Shisha bars must be regulated to prevent grooming, council says
Shisha bars must be better regulated to protect young people from potentially being groomed by paedophiles, a Lancashire council has said.
Children as young as 13 have been removed from some shisha bars in raids by police and Blackburn with Darwen Council amid concerns they are at risk.
The number of shisha bars, which should comply with smoking legislation, has grown rapidly, the council said.
The fact that they are unregulated raises safeguarding issues, it added.
Chris Allen, head of protection at the council, said: "If you have got groups of young children unsupervised in premises that are locked and unsafe the potential for that [grooming] to take place is present.
'Detrimental' health impact
"Working with police we have removed girls as young as 13 and 14 to a place of safety."
Mr Allen said in recent checks none of the shisha bars in the area were complying fully with the law and current penalties for smoking in enclosed public places do not act as a deterrent.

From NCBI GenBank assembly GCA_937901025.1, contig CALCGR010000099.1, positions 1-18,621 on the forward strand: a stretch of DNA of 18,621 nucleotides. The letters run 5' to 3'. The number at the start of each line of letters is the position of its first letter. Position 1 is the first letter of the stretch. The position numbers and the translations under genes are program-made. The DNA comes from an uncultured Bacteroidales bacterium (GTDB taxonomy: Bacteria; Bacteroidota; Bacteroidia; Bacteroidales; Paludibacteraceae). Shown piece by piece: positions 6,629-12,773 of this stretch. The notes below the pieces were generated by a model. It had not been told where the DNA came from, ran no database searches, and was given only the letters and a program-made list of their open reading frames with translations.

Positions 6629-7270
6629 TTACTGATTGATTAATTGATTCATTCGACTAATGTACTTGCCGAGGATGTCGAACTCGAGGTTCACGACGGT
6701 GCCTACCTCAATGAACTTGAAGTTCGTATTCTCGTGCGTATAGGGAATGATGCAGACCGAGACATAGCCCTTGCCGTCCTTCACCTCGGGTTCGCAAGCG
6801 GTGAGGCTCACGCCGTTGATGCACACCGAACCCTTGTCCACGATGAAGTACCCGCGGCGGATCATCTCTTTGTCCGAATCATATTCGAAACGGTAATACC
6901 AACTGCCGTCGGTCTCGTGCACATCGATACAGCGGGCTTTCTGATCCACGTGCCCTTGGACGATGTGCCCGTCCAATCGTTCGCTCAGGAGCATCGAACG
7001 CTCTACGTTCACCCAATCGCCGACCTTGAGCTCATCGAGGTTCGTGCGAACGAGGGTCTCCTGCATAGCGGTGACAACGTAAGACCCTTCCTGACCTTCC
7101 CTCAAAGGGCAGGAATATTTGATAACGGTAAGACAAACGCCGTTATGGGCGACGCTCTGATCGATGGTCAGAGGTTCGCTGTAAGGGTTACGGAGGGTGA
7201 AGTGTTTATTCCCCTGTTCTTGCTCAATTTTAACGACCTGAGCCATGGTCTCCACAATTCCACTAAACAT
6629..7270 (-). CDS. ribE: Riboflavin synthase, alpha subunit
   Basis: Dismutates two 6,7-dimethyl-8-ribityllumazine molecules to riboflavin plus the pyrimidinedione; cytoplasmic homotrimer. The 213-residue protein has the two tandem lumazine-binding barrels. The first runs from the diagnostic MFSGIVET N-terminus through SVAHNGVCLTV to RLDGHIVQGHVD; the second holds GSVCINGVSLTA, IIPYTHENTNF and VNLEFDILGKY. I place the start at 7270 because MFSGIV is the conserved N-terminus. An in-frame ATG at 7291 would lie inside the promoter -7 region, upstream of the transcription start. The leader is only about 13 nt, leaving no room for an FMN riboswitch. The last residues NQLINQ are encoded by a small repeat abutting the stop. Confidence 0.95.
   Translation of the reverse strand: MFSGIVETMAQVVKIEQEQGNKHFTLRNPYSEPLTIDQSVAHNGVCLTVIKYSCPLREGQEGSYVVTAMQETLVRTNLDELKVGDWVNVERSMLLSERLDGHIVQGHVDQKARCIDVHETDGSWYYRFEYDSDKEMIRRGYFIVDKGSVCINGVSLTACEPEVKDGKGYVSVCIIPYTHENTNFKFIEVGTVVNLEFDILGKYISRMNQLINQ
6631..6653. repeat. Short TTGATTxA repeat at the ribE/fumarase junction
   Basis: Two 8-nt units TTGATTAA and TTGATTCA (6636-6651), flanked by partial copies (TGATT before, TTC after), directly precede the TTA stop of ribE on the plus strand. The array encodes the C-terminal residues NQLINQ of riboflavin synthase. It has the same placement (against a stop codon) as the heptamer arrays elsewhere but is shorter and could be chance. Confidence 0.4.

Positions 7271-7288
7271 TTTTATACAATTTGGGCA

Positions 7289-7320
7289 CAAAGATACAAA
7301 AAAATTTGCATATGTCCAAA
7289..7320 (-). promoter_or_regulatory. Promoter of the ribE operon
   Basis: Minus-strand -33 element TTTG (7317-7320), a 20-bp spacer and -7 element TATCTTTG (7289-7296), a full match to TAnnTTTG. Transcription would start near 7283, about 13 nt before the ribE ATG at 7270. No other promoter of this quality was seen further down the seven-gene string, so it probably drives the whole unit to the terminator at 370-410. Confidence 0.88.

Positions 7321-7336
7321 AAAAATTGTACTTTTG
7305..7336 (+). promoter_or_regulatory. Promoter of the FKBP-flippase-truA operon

The council has written to the government to urge it to bring in greater financial penalties and other control measures, including allowing police to put the bars under surveillance.
The council's letter to the government states: "We are concerned with some of the wide social risks emerging from the rapid growth of shisha bars and their use by young people.
"This council is concerned that shisha smoking has a detrimental impact on the health of those young residents who undertake this activity and, in addition, that there are potential safeguarding issues caused by the unregulated nature of some shisha bars."
Shisha is a water-pipe in which fruit-scented tobacco is burnt using coal, passed through an ornate water vessel and inhaled through a hose.